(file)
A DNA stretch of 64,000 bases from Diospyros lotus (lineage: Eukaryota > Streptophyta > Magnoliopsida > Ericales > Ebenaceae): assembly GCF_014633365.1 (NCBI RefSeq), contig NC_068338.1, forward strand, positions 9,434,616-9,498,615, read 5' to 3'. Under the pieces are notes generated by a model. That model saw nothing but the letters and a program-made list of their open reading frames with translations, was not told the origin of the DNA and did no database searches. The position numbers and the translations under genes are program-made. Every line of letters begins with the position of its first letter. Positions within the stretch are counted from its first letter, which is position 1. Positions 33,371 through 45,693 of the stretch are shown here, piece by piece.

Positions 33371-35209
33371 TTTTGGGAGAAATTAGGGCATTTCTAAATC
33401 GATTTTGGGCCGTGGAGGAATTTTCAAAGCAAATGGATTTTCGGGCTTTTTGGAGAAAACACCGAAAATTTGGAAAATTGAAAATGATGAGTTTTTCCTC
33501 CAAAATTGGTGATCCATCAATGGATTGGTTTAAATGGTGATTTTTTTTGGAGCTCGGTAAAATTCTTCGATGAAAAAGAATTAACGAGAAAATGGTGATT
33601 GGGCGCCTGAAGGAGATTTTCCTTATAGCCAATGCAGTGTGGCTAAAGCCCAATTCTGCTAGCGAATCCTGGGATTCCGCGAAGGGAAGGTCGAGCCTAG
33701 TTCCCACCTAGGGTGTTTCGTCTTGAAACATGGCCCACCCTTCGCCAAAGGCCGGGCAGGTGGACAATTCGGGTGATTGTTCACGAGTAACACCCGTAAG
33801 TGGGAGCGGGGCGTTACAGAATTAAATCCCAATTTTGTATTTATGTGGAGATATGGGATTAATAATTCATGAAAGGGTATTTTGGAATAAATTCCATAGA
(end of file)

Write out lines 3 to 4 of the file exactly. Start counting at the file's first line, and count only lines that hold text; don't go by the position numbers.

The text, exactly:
33371 TTTTGGGAGAAATTAGGGCATTTCTAAATC
33401 GATTTTGGGCCGTGGAGGAATTTTCAAAGCAAATGGATTTTCGGGCTTTTTGGAGAAAACACCGAAAATTTGGAAAATTGAAAATGATGAGTTTTTCCTC